Campaigners trying to turn land in Northumberland into a village green have lost their bid.
Residents in Cramlington, Northumberland, had been working to get land known locally as Central Park, north of Station Road in the town, turned into a village green.
It was part of a campaign to protect the open space from major housing development proposed by joint landowners, Persimmon and Bellway Homes.
A public inquiry was held at the end of last year after the Cramlington Save Our Space (SOS) group submitted an application in 2012 for the land to be officially designated as a village green.
But this week Northumberland County Council ruled to go with the recommendations of independent planning inspector Alan Evans to reject the application.
In his report following the five-day public inquiry at Hepscott Hall in Morpeth last December, Mr Evans said: “The application fails overall and in respect of each of the constituent parts of the Application Land (including the Unkempt Land South and North) because the claimed neighbourhood does not qualify as such in law, the ‘three neighbourhood’ scenario is not supported by evidence and the Application cannot be sustained on the basis of Westwood Grange alone.”
In their application, residents said the land should be officially designated as a village green, claiming it has been widely used as a recreational resource for more than 20 years.
The Planning and Environment and Rights of Way Committee at Northumberland County Council considered the inspector’s report this week, including the submissions for and against the land being turned into a village green, but voted in favour of the inspector’s recommendations to reject the application.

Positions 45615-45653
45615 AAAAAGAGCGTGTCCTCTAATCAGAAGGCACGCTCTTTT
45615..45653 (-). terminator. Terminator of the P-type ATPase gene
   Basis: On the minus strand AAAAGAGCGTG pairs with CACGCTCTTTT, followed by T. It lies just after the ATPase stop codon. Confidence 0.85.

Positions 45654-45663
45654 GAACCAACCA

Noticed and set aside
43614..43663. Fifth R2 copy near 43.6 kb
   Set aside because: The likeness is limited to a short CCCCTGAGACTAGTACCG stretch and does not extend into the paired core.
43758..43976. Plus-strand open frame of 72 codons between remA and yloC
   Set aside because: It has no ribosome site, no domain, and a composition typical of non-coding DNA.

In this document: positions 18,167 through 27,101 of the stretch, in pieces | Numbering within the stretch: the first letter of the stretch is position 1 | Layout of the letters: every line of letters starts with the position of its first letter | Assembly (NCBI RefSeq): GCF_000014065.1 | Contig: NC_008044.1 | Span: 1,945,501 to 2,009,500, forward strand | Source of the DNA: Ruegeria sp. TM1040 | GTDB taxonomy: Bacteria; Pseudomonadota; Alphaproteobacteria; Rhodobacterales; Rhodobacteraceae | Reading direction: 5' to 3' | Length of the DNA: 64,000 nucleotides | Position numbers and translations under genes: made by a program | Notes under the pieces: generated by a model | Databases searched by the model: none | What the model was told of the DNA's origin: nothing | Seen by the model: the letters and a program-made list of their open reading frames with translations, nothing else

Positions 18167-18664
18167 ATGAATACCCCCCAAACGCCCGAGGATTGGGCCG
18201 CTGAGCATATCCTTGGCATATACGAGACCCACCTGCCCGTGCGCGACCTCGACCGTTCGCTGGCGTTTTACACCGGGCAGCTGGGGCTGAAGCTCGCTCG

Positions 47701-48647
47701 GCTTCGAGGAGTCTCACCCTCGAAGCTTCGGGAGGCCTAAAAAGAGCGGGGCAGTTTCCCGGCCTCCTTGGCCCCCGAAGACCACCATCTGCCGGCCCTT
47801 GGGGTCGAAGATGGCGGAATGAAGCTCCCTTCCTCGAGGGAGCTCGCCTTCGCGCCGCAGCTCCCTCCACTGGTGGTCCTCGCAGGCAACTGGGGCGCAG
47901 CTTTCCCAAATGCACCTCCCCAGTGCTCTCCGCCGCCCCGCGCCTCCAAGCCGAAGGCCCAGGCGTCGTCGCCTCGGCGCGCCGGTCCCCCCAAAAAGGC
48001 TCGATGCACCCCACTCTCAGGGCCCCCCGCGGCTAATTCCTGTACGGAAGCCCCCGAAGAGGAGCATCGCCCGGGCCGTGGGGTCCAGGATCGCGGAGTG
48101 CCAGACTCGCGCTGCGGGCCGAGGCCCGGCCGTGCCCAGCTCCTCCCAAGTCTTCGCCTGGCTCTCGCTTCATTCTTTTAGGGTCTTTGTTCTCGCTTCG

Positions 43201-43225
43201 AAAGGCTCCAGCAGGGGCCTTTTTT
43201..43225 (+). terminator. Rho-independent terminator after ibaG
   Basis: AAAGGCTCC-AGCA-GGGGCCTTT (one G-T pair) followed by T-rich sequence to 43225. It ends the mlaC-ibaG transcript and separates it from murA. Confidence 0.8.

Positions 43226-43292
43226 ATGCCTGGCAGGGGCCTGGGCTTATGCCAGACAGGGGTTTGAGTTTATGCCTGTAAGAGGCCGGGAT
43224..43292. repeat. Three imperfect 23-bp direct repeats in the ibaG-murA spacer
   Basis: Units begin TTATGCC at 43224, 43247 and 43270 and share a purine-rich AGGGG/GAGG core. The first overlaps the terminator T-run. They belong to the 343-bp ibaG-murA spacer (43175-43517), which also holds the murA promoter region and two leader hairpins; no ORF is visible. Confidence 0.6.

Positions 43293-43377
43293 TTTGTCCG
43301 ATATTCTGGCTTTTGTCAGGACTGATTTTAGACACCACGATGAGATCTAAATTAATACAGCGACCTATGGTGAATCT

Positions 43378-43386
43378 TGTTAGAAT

Pat Heard, who lives in Falmouth Walk and is a leading member of the Cramlington SOS group, said campaigners were not prepared to give up despite losing the decision.
“I would just like to say that Cramlington SOS wish to thank the very many supporters of the village green application. Over 600 people completed evidence forms, 30 volunteered to give evidence at the public inquiry, more than 450 people also supported the process via Facebook, and almost 800 have signed our petition,” she said.
“The application unfortunately failed on one technicality which was regarding the neighbourhood.”
Pat added: “We came very close to getting the result we all hoped for, and it is very clear that the people living in the Parkside Estates, Station Road and Westwood Grange, who supported the village green application in numbers that greatly surpassed every election both national and local, have made known their views to all parties what they would wish should happen to the application land, that it be retained as open space for all to enjoy.”